The clever minds at Yamaha don’t always get the credit they deserve for developing some pretty rad car engines over the years. A fair deal of them were built for, and in collaboration with, Toyota, including the 2ZZ-GE, the 3S-GE and the stratospheric-revving 4.8-liter V10 in the Lexus LFA, though the company has contributed to vehicles from other marques as well.
Expect that to continue into the electric era, as Yamaha has just announced a new compact 350 kW (469 horsepower) electric motor specifically targeted at “hyper EVs.” The space-conscious packaging makes it ideal for multi-motor applications on performance cars, and Yamaha says it was able to achieve the compact design by combining the inverter and gear in one unit.
This motor isn’t something Yamaha is eyeing only for vehicles you’ll never be able to afford. The company has also been commissioned — since last year — to develop lower-power hardware for more modest EVs. So, yeah, Yamaha is still doing what it does best.
That’s all well and good, but I think Yamaha’s been letting other brands steal the accolades for far too long. Instead, it should illustrate the optimal use of this new technology in a wild, no-limits prototype — just like it did 30 years ago.
This was the Yamaha OX99-11. Created in 1992 with an eye toward production in the middle of the decade, the OX99-11 bridged Yamaha’s Formula 1 engine development business with the supercar realm. But because it was a product of Japan in the shadow of the bubble economy, Yamaha wasn’t satisfied stuffing its V12 into a cookie-cutter coupe. Instead, it crafted a delightfully strange shell to house all its engineering prowess.
The OX99-11 utilized the same 3.5-liter V12 that appeared in Brabham and Jordan cars at the time — only detuned to 400 HP — built atop what was essentially the same carbon-fiber chassis underpinning F1 cars of the day. The result looked like a softened Group C prototype, with a narrow jet fighter-like canopy arching over the cockpit and a quirky front wing integrated upside down into the nose. It tipped the scales at 2,535 pounds — about 30 pounds heavier than a McLaren F1.
Things got even weirder inside that canopy, due to Yamaha’s chosen seating arrangement. Yes, “arrangement” is the appropriate word here, because there’s actually a passenger seat positioned behind the driver’s, a tandem placement. I’m not sure who would actually want to sit back there, though, given the nonexistent legroom and the fact that the headrest is quite literally affixed to the bulkhead separating the engine and cabin.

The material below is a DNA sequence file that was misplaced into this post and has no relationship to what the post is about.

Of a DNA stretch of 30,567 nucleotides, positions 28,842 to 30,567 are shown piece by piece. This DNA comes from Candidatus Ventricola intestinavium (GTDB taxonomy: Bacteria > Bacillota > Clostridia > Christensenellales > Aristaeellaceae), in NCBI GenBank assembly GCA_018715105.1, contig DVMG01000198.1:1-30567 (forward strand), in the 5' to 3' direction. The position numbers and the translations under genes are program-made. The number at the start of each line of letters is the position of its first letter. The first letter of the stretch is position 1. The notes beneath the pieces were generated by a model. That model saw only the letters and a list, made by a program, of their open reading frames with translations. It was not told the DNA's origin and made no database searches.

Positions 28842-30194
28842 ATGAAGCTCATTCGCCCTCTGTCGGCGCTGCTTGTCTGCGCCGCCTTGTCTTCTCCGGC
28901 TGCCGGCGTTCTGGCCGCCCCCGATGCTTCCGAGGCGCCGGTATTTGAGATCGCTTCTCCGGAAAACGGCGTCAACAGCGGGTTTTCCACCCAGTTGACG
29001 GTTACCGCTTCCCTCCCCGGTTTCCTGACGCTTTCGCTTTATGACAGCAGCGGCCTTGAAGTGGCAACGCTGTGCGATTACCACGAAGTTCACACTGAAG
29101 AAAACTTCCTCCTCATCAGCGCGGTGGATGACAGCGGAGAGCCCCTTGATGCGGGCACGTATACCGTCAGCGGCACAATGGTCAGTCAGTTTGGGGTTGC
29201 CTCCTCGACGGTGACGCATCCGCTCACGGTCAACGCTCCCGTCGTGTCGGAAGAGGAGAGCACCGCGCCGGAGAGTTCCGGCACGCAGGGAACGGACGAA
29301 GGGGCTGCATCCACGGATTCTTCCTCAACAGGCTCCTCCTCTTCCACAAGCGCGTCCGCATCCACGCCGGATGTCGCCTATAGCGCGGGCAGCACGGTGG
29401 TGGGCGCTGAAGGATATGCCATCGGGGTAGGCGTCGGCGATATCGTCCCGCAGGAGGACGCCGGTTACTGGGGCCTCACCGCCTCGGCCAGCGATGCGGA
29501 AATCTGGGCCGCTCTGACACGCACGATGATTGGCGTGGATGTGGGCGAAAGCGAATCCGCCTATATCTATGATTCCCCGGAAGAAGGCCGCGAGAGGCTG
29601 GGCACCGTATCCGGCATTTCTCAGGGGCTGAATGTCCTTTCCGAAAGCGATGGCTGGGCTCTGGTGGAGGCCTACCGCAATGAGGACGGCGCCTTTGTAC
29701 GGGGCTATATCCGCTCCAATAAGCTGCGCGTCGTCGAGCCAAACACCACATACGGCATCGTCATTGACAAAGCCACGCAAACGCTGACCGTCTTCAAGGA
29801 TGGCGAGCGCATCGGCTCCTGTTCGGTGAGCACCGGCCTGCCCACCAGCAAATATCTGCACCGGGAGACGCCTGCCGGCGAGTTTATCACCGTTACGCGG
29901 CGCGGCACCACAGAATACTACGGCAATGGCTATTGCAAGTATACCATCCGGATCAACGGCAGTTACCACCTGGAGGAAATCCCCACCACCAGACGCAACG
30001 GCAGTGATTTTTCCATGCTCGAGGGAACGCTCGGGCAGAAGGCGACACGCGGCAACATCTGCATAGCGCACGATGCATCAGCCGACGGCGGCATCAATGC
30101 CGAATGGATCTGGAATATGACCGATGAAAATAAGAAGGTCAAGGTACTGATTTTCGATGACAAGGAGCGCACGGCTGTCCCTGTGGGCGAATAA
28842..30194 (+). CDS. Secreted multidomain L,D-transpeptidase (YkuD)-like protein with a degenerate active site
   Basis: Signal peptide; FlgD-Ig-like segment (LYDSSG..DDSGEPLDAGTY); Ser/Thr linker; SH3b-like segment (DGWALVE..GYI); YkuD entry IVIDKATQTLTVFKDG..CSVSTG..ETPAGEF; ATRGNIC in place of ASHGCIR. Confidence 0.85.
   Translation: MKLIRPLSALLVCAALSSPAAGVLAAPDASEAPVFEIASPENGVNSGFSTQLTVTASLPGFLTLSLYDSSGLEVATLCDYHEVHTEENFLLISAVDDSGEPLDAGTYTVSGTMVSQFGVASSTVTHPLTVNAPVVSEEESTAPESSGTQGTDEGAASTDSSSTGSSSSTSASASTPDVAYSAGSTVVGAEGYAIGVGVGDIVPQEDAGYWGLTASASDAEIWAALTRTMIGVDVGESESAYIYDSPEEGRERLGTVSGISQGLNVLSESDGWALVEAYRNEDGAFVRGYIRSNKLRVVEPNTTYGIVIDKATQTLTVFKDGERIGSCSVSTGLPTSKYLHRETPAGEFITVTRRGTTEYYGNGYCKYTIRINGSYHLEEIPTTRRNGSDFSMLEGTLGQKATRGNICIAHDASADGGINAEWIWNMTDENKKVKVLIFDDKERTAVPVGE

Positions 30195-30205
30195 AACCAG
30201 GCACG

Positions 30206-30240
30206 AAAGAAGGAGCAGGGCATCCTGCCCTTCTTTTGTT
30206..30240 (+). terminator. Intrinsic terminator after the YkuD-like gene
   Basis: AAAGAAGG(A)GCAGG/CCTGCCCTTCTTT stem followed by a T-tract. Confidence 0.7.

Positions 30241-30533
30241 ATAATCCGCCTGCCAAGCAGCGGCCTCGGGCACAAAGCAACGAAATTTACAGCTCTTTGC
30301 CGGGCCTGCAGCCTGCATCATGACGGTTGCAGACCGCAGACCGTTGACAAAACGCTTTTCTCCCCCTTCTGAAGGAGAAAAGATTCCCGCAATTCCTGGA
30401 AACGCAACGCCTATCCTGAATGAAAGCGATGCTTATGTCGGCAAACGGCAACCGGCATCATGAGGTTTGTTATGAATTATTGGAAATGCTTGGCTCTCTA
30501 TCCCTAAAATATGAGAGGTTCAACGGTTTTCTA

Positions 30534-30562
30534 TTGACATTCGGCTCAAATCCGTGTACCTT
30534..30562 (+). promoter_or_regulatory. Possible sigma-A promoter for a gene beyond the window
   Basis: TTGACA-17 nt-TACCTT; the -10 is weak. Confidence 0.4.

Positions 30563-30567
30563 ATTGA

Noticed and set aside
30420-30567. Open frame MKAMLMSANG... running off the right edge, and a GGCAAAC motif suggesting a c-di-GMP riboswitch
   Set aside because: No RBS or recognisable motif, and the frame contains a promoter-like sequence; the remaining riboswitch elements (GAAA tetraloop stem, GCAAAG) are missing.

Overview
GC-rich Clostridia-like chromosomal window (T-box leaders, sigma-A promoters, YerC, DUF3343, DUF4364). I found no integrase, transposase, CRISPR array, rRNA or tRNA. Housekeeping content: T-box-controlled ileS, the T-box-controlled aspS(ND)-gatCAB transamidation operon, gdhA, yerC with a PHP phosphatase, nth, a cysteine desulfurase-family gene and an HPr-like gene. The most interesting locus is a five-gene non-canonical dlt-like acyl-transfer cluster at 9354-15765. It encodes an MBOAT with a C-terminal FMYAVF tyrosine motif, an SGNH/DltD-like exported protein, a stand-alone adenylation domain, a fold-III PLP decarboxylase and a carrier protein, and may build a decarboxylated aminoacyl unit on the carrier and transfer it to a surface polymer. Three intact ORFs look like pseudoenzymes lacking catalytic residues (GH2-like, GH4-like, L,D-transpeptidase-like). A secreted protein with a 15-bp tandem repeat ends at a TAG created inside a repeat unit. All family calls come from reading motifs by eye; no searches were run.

The result was an especially weird supercar during an era known best for weird supercars, and much like its peers, it didn’t see production. Yamaha had contracted U.K.-based International Automotive Design to head up the project, but the two entities struggled to collaborate so they ultimately split. Yamaha then threw the OX99-11 over to its Ypsilon Technology division, which also oversaw F1 engine development, to finish the car in a half-year. That proved difficult, and the Japanese economy — by now in recession — didn’t help things. The OX99-11 was shelved by 1994.
But not before three prototypes were made. And despite the unceremonious end to what could have been a glorious statement of intent for the company, the failure of the OX99-11 program never deterred Yamaha from flirting with the dream of car production in the decades that followed.
In 2015, Yamaha teased us again with the Sports Ride concept. Incorporating a chassis designed by Gordon Murray Automotive and a nose that bore a strong resemblance to those on a few Toyotas, the Sports Ride was another stripped-down machine for purists that also, regrettably, didn’t progress beyond the prototype stage.
So this is a bit of a theme for Yamaha. With the recent news, we at least know the company will continue to bestow its know-how on sports cars that don’t bear its name. Thought that won’t stop us from marveling at the what-ifs.